The Australian Open is a major fixture in the sporting calendar. Starting off the year, the eyes of the tennis world turn to Melbourne to watch two weeks of international greats duel it out on the blue courts.
At the height of this celebration of sport lands one of the most controversial dates in the Australian calendar: January 26. Formerly widely known as ‘Australia Day’, recent years have brought greater recognition of the belief that this is not a date to celebrate, marking as it does the beginning of the genocide.
While Sky News pundits wail against the annual diminishment of Australia Day, increasingly, organisations of all stripes and suites are distancing themselves from the date and acknowledging its difficult association with national identity.
The Australian Open, iconic as it is, is no stranger to these debates. In years prior, the tournament would host a day of celebration on January 26, complete with a lavish firework display, music, and the playing of the national anthem.
This year, the AO will be joining the vast and growing list of other organisations that are shunning or ignoring the day. Instead, January 26 will just be a regular day in the fixture of the tournament.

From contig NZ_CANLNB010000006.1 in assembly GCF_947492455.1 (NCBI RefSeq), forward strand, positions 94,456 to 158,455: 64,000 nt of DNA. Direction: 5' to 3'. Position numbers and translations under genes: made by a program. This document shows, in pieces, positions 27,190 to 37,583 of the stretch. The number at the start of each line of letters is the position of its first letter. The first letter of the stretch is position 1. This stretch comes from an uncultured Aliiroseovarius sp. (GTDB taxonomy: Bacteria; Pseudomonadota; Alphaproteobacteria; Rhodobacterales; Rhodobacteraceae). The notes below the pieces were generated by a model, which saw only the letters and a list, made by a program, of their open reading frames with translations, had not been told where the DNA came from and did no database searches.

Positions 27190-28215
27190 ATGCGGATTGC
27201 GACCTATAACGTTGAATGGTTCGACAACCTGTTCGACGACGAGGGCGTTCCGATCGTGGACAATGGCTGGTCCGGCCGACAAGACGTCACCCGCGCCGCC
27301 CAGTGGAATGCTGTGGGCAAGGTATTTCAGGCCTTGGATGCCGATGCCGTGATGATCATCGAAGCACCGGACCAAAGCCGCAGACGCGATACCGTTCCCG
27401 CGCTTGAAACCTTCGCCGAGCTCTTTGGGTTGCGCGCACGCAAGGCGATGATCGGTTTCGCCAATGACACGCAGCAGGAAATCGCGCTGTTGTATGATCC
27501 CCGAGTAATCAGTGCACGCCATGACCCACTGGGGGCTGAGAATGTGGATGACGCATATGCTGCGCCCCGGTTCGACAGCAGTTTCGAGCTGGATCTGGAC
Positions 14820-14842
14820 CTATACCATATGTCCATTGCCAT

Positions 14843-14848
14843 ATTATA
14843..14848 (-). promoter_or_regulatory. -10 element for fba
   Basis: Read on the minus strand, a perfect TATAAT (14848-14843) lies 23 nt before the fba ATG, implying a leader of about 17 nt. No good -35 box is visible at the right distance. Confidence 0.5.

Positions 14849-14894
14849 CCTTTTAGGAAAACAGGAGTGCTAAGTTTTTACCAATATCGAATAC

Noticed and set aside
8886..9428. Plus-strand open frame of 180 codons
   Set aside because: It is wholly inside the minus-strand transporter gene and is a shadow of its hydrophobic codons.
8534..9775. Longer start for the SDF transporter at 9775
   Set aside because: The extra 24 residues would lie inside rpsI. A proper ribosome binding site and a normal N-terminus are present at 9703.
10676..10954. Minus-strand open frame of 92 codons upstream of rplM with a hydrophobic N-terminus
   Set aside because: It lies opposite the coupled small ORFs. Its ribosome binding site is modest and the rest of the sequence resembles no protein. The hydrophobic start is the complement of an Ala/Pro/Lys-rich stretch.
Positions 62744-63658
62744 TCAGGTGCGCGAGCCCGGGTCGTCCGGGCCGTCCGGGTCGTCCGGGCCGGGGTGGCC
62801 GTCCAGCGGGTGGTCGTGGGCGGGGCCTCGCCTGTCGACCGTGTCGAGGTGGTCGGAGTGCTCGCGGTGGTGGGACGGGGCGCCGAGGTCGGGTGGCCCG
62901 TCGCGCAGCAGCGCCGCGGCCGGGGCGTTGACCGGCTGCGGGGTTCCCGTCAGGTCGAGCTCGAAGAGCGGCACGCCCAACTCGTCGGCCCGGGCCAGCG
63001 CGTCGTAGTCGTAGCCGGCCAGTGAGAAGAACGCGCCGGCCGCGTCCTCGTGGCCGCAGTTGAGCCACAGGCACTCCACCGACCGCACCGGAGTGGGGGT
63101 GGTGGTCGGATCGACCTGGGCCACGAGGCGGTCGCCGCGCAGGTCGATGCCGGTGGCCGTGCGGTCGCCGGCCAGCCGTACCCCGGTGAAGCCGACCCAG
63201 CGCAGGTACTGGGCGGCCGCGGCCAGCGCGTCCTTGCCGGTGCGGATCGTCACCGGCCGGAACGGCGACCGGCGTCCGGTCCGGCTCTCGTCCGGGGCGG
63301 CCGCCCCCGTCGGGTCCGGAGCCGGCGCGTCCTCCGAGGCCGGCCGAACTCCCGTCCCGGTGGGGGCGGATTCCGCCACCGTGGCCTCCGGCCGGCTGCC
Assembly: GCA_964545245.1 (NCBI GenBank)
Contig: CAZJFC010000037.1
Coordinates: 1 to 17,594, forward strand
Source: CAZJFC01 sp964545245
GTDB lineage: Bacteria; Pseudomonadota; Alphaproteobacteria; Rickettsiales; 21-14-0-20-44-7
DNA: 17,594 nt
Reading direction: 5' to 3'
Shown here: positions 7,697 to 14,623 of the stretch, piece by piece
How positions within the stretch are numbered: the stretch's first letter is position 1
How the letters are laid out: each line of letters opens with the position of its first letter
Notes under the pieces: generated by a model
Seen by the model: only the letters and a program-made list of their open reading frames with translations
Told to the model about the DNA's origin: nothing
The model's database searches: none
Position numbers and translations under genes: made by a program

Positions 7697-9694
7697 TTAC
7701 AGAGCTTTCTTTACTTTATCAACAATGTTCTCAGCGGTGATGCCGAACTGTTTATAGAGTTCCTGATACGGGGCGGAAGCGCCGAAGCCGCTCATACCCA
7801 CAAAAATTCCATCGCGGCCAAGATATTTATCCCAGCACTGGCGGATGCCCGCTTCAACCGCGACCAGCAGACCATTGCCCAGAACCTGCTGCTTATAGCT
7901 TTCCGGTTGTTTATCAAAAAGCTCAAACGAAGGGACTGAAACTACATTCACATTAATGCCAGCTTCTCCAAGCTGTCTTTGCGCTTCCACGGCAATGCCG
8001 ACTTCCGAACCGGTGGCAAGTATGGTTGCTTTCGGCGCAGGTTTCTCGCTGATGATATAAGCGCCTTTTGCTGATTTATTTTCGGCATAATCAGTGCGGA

On January 26, the AO will host the mixed doubles final and the women’s and men’s singles semi-finals – without any additional fanfare.
Why the Australian Open Doesn’t Celebrate Australia Day
In 2023, the AO made the decision to break with tradition – a tradition that goes back to the 90s – and scrap the January 26 celebrations. While there has yet to be an update on the celebrations this year, it’s safe to assume that, barring a last-minute reversal, the Australian Open will no longer be celebrating Australia Day Going forward.
“We are mindful there are differing views, and at the Australian Open, we are inclusive and respectful of all,” said Tennis Australia about the decision at the time.
“We acknowledge the historical significance and deep spiritual connection our First Peoples have to this land and recognise this with a Welcome to Country on stadium screens prior to both the day and night session daily.”
Outside of a few ‘outraged’ comments in the press, the tournament’s decision to step away from the date is hardly controversial. Cricket Australia also stopped referring to Australia Day in its promotional materials for games held on the day in 2021 while many football clubs have made active calls to change the date. Several councils in Melbourne also choose to acknowledge the date in other ways, outside of a celebration.
The AO, for its part, also began hosting a First Nations Day last year, set to become an annual event. This year it will be held on Wednesday, 17 January, following the success of last year which saw famous First Nations players like Ash Barty and Evonne Goolagong Cawley get in on the action.
While the day was largely ignored by the media last year, Tennis Australia has said that they want to do their part to address historical injustice.